Funding

The STEG programme pursues a research agenda that aims to provide a better understanding of structural change, productivity and growth in low- and middle-income countries through providing grants via competitive calls. STEG will fund Small Research Grants (SRGs) and Larger Research Grants (LRGs), as well as PhD grants and Ideas for Transformation policy concept papers (I4T).

The objective of STEG is to fund cutting-edge, policy-oriented research that could be published in leading academic journals while simultaneously being relevant to the policy dialogue in low- and middle-income countries. The research agenda will evolve as STEG is implemented, but initially STEG will welcome grant applications that address the broad area of structural transformation and economic growth in low- and middle-income countries. 

Any comparison of low-income countries and developed economies immediately points to striking differences in their structural features. Relative to the advanced economies, the least developed are disproportionately rural and agrarian, more reliant on self-employment and small-scale subsistence production, and less integrated into local, national, and international markets. Economic growth is critical for sustained poverty reduction in low-income economies, but it will surely involve dramatic shifts in the structure of economic activity. A research programme which can inform policies for structural transformation must address a variety of issues and incorporate a variety of approaches.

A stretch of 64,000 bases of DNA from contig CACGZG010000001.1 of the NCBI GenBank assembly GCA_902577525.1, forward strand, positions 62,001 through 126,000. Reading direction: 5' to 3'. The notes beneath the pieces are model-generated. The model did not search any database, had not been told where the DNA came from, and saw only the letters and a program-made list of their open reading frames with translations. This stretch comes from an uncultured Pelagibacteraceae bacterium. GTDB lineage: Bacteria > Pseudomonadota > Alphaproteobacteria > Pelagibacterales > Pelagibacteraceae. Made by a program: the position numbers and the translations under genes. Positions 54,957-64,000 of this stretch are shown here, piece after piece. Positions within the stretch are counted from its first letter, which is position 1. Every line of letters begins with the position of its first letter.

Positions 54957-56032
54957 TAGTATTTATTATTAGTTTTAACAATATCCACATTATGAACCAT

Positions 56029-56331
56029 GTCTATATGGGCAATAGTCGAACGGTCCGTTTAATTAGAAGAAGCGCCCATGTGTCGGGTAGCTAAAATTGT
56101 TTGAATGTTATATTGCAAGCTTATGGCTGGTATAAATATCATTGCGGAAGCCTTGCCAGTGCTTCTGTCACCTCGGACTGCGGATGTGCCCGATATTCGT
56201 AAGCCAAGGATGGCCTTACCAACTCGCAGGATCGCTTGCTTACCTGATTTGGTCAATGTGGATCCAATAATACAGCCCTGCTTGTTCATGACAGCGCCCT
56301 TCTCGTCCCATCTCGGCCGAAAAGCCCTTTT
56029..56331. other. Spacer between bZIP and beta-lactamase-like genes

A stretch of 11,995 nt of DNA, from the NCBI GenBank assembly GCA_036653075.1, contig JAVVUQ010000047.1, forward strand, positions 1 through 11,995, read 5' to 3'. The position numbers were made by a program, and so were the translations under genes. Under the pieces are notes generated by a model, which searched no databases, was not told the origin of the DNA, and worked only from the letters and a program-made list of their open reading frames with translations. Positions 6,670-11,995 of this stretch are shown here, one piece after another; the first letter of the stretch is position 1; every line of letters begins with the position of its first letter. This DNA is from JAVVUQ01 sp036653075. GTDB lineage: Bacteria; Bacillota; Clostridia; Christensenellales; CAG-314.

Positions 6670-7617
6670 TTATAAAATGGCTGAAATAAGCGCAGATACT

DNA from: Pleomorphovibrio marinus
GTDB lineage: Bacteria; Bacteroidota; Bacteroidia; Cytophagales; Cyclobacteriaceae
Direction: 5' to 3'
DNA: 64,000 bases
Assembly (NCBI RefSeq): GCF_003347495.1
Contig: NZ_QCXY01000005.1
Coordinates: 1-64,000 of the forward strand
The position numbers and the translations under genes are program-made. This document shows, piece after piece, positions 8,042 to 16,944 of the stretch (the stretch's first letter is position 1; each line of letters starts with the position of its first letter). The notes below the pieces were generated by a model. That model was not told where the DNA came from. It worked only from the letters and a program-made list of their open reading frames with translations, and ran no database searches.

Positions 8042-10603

STEG will therefore pursue a range of approaches that promise to produce credible research results that will be useful for policy making and to support research related to different aspects of structural transformation.

Research may focus on broad systemic patterns and processes of structural transformation and growth for low- and middle-income countries, in a comparative sense across time or space, or more narrowly on one or more of the following research themes:

We note that these are not exclusive lists of themes and topics. Other issues of strong relevance to structural transformation and growth will also be welcome; for example, the effects of demographic change, the role of skills and human capital, the growing relevance of the digital economy, public finance and its relation to long-term growth, and the importance of infrastructure investments and management.

We also encourage all proposals additionally to consider addressing one or more of the cross-cutting issues that are central to STEG’s research objectives. Research speaking to these issues will receive particular consideration:

  • Gender
  • Climate change and the environment
  • Inequality and inclusion